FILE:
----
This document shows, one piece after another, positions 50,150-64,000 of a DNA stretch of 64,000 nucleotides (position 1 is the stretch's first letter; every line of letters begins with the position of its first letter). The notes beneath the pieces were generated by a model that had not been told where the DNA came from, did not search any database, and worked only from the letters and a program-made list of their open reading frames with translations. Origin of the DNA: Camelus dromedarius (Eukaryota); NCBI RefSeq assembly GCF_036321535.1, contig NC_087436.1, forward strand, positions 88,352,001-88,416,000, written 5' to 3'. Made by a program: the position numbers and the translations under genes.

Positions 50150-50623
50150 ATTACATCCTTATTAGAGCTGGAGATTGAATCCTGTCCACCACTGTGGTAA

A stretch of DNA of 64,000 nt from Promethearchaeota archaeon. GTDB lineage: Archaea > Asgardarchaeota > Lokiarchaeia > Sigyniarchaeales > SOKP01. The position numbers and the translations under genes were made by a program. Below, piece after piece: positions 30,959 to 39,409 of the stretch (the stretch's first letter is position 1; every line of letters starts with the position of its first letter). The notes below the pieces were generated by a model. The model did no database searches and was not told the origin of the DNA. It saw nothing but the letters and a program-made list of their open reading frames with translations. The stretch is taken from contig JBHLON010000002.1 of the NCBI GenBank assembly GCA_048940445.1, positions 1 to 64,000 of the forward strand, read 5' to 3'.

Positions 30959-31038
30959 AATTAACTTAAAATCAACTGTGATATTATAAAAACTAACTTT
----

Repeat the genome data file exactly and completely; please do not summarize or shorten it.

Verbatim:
This document shows, one piece after another, positions 50,150-64,000 of a DNA stretch of 64,000 nucleotides (position 1 is the stretch's first letter; every line of letters begins with the position of its first letter). The notes beneath the pieces were generated by a model that had not been told where the DNA came from, did not search any database, and worked only from the letters and a program-made list of their open reading frames with translations. Origin of the DNA: Camelus dromedarius (Eukaryota); NCBI RefSeq assembly GCF_036321535.1, contig NC_087436.1, forward strand, positions 88,352,001-88,416,000, written 5' to 3'. Made by a program: the position numbers and the translations under genes.

Positions 50150-50623
50150 ATTACATCCTTATTAGAGCTGGAGATTGAATCCTGTCCACCACTGTGGTAA

A stretch of DNA of 64,000 nt from Promethearchaeota archaeon. GTDB lineage: Archaea > Asgardarchaeota > Lokiarchaeia > Sigyniarchaeales > SOKP01. The position numbers and the translations under genes were made by a program. Below, piece after piece: positions 30,959 to 39,409 of the stretch (the stretch's first letter is position 1; every line of letters starts with the position of its first letter). The notes below the pieces were generated by a model. The model did no database searches and was not told the origin of the DNA. It saw nothing but the letters and a program-made list of their open reading frames with translations. The stretch is taken from contig JBHLON010000002.1 of the NCBI GenBank assembly GCA_048940445.1, positions 1 to 64,000 of the forward strand, read 5' to 3'.

Positions 30959-31038
30959 AATTAACTTAAAATCAACTGTGATATTATAAAAACTAACTTT